I was walking for coffee on a minus-11-degree morning when I felt my cellphone vibrate in my pocket. I pulled off my outer mitten, dug out my phone and saw a text from my wife, who was out running errands.

"We'll host dinner for our group before the Guthrie on Saturday."

Annoyed with myself for not having worn my thin texting gloves under my mittens, I used my teeth to yank off my inner glove. I tapped the microphone icon with my bare finger and dictated a response. I could have waited until I was comfortably settled at a warm table inside the coffee shop, but I gave in to an odd impulse to respond immediately.

"K period," I said in a loud voice. "On my way to Sovereign Grounds period," which appeared on my screen as "K. On my way to solving grounds." Then I said, "Meet me there for coffee question mark."

My fingers were freezing, so I didn't bother changing "solving grounds" to "Sovereign Grounds," the name of the coffee shop where I was heading. My wife would know what I meant.

Too late, I noticed I was only one of several recipients. Before I could decide whether to send a clarification, my phone vibrated in my hand.

"Sounds great," one of our friends had texted. "I hope you find a solution."

I sound like a dope, I thought, so I tapped the microphone icon again and said, "Sorry. I'm meeting Debbie for coffee at," and then with numb fingers I typed "Soverign Gounds."

I was about to correct the misspelling of "Soverign" to "Sovereign" when my trembling index finger hovered too close to the send icon and off went my unfinished message to its multiple recipients. I groaned, realizing I was only digging a deeper hole. If I had waited two minutes and responded from the coffee shop, I probably would have noticed I wasn't the only recipient. I certainly would not have misspelled "Sovereign."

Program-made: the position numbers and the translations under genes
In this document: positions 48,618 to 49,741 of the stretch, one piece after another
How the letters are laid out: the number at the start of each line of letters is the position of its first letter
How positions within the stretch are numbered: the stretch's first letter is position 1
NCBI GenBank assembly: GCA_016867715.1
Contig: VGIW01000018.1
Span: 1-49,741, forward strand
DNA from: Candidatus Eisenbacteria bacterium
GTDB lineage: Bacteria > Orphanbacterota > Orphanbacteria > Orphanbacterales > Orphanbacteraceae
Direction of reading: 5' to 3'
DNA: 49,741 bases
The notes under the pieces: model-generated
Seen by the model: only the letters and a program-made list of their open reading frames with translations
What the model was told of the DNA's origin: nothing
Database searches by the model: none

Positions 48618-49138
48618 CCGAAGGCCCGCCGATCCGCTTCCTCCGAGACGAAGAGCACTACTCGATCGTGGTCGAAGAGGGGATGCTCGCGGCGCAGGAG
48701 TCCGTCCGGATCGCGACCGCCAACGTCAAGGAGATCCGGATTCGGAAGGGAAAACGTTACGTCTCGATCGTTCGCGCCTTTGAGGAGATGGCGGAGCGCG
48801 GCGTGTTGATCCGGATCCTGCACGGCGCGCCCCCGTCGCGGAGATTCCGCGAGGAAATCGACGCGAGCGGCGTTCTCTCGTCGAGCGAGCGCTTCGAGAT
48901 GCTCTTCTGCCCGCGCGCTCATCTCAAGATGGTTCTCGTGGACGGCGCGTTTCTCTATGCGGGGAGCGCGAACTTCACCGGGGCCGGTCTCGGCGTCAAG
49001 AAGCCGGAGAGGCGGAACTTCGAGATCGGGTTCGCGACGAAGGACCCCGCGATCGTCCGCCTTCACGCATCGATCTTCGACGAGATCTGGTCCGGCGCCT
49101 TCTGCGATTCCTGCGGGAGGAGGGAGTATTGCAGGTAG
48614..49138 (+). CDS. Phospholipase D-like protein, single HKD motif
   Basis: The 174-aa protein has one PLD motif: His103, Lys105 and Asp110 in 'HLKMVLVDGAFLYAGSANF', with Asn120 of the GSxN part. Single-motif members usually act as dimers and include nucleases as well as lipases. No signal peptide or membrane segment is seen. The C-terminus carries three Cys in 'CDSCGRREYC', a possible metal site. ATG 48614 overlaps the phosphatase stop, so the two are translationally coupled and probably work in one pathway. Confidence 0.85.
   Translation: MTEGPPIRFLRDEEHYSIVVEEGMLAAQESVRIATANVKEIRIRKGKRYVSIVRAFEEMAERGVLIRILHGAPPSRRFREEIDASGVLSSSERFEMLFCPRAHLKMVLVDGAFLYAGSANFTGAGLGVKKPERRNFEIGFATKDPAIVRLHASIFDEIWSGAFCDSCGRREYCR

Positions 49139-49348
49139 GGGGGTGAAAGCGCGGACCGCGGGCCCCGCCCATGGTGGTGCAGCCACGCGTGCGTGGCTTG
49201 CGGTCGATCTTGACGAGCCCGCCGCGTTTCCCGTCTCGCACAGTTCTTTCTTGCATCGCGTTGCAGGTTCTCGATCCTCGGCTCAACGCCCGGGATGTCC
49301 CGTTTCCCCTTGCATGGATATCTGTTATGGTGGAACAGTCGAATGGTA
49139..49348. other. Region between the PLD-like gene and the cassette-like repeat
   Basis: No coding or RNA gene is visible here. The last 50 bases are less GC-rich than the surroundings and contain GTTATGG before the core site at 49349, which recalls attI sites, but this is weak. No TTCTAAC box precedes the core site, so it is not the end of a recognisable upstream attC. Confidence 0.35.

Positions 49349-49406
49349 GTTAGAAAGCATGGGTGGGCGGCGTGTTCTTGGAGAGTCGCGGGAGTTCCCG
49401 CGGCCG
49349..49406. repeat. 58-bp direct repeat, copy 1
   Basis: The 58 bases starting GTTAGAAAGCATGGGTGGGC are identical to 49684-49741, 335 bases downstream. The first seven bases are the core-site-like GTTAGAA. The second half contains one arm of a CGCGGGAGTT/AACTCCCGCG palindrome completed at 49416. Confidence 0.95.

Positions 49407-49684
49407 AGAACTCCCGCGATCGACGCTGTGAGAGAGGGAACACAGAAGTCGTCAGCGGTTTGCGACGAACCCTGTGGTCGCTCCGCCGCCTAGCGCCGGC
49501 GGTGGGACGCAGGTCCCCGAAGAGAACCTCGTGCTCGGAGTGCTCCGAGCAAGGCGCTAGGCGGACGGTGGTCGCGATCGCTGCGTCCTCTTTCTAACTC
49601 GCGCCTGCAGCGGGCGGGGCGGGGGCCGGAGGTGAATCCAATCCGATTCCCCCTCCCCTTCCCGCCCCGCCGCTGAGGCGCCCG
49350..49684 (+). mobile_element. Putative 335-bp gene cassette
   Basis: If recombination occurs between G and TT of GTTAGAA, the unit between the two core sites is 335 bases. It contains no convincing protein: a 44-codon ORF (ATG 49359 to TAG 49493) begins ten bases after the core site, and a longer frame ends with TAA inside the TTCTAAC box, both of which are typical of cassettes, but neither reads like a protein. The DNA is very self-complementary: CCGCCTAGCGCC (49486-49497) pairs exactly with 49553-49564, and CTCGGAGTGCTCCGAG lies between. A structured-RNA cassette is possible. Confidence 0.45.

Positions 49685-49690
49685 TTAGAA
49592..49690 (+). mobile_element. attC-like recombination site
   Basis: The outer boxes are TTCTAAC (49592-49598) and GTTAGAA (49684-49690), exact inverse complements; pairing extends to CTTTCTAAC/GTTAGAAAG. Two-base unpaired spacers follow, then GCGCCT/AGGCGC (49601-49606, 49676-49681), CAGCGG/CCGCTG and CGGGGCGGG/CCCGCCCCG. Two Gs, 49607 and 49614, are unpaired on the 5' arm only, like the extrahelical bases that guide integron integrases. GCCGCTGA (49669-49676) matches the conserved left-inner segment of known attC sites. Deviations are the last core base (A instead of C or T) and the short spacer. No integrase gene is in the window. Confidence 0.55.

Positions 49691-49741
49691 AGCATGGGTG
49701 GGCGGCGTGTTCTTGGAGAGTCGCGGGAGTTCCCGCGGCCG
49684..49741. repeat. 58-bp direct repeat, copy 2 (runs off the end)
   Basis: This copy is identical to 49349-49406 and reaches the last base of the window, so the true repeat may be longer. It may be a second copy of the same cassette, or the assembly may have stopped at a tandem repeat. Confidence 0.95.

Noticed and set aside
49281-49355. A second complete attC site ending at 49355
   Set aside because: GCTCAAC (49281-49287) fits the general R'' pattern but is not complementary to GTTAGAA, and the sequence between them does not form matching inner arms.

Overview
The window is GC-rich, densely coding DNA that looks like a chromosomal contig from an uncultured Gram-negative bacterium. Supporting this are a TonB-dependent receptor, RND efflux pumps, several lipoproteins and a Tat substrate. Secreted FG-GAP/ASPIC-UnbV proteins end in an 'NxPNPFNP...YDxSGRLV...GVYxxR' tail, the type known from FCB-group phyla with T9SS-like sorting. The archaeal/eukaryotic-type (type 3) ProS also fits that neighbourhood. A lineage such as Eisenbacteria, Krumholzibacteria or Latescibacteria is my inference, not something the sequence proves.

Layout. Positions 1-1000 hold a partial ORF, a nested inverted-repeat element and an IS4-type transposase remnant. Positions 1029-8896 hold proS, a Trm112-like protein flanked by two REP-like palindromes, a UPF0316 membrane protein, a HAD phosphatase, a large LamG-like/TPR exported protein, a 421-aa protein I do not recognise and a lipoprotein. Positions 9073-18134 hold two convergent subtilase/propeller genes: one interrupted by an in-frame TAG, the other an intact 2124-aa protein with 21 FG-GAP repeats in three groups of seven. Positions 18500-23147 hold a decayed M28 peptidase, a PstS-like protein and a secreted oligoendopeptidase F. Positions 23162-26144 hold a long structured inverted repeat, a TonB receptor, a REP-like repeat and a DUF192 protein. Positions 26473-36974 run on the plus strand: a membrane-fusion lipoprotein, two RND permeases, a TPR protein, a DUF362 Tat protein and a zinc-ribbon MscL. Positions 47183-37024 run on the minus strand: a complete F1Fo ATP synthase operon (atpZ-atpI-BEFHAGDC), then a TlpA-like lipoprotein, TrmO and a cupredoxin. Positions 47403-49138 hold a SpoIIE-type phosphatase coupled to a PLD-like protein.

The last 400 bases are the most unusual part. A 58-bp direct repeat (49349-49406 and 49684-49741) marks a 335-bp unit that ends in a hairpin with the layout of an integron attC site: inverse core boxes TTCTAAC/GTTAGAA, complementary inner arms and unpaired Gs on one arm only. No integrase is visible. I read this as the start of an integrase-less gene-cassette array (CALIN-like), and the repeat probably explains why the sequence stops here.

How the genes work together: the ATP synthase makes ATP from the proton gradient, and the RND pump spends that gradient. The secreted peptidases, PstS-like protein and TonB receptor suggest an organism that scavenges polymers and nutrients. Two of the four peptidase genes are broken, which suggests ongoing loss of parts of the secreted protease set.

A few weeks earlier I was having lunch with a retired professor. We were talking about how technology had changed our lives when he said, "The main thing I've noticed in student writing over the past 20 years is a lack of sequencing. When I went to high school, we learned linear thinking, to link one thought to the next and to develop our arguments logically. But that's not how computers encourage us to work. They invite us to think by association."

As I sipped my coffee at Sovereign Grounds, my brain flitted from one thought to another. I thought about skiing the Birkie trail, where I had seen the Edina High School Nordic ski team, which has more than 190 team members this year. I like their coach Andy Turnbull, whom I know from Hoigaard's — he sells me replacement poles on a somewhat regular basis and once told me, "Steve, when you fall, protect your equipment; your body will heal" — actually, I'm not certain he's the one who said that, but it sounds like something one Nordic skier would say to another. And then my phone vibrated.

Stephen Wilbers offers training seminars in effective business writing. E-mail him at wilbe004@umn.edu. His website is www.wilbers.com.